On March 24, 1980, Salvadoran Catholic priest Oscar Romero was shot and killed while celebrating mass. Following Jesus had led Romero to speak out against the abuses of the Salvadoran elite and to work for the rights of the people of El Salvador. These prophetic words and actions led many powerful people to perceive him as a threat.
Just as Martin Luther King Jr. had been a threat. And Ghandi.
A threat to the status quo. A threat to the comfortable lifestyles of many people. A threat to our illusions of individualism and self-sufficiency.
Lent seems a particularly appropriate time to consider the witness of Oscar Romero. And so I share a few words from Romero with you. (This is taken from a quote in my prayer readings for today from Common Prayer: A Liturgy for Ordinary Radicals.)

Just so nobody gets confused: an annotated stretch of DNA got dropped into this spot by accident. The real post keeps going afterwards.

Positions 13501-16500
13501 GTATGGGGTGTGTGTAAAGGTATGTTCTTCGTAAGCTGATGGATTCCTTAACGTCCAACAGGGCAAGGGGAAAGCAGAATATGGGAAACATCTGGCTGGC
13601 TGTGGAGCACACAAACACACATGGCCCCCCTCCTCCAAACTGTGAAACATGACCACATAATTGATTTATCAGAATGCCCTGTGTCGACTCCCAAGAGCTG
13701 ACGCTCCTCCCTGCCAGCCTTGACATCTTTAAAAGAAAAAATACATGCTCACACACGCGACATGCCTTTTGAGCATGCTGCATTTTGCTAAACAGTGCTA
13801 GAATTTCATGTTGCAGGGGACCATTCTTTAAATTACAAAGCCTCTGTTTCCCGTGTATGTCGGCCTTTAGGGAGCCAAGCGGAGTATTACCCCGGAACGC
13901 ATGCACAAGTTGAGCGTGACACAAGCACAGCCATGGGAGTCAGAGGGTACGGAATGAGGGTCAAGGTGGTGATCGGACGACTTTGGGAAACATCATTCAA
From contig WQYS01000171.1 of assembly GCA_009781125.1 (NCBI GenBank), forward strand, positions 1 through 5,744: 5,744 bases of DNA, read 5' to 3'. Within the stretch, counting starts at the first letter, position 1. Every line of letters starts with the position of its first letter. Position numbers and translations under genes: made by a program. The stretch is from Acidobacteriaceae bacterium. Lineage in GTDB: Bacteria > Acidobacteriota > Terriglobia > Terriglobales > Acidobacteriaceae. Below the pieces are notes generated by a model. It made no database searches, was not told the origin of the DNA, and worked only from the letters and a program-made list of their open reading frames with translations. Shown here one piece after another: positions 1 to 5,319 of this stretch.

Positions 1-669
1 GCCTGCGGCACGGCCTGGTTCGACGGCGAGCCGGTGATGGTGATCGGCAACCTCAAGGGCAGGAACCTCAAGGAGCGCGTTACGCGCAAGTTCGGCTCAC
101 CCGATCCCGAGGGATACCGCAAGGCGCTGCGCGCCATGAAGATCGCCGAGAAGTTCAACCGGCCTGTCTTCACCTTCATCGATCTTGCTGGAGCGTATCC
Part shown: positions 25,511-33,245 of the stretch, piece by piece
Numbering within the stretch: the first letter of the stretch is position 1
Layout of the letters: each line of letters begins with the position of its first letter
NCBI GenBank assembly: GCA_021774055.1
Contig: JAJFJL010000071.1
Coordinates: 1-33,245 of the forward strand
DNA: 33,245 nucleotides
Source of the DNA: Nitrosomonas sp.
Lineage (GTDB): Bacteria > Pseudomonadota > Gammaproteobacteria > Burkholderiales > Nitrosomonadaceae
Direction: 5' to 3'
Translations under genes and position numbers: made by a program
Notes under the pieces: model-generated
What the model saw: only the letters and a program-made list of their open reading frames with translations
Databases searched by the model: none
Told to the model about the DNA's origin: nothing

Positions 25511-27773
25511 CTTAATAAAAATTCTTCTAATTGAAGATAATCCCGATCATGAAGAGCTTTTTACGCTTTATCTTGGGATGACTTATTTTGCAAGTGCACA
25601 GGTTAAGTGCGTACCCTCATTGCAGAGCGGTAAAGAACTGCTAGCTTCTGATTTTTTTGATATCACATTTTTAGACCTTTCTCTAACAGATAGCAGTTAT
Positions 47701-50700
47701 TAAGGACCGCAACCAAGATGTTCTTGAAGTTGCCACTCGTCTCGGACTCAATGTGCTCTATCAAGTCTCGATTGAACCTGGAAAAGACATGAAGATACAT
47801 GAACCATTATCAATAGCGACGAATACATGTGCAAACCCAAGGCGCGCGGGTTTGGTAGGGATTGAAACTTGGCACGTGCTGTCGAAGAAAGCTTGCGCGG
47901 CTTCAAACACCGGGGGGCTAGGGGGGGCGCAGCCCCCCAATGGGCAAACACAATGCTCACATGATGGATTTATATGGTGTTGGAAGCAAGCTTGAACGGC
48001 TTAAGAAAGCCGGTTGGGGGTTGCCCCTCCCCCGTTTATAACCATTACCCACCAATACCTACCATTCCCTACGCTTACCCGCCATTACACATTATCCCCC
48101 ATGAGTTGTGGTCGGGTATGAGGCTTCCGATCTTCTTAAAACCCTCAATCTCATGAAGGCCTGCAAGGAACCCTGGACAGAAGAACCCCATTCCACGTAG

The Kingdom is not only beyond our efforts: it is beyond our vision. We accomplish in our lifetime only a tiny fraction of the magnificent enterprise that is the Lord’s work. Nothing we do is complete, which is another way of saying that the Kingdom always lies beyond us. No sermon says all that should be said. No prayer fully expresses our faith. No confession brings perfection. No pastoral visit brings wholeness. No program accomplishes the Church’s mission. . . . We cannot do everything and there is a sense of liberation in realizing that. This enables us to do something, and to do it very, very well. It may be incomplete, but it is a beginning, a step along the way, an opportunity for the Lord’s grace to enter and do the rest. We may never see the end results, but that is the difference between the Master Builder and the worker. We are workers, not master builders; ministers, not messiahs. We are prophets of a future that is not our own.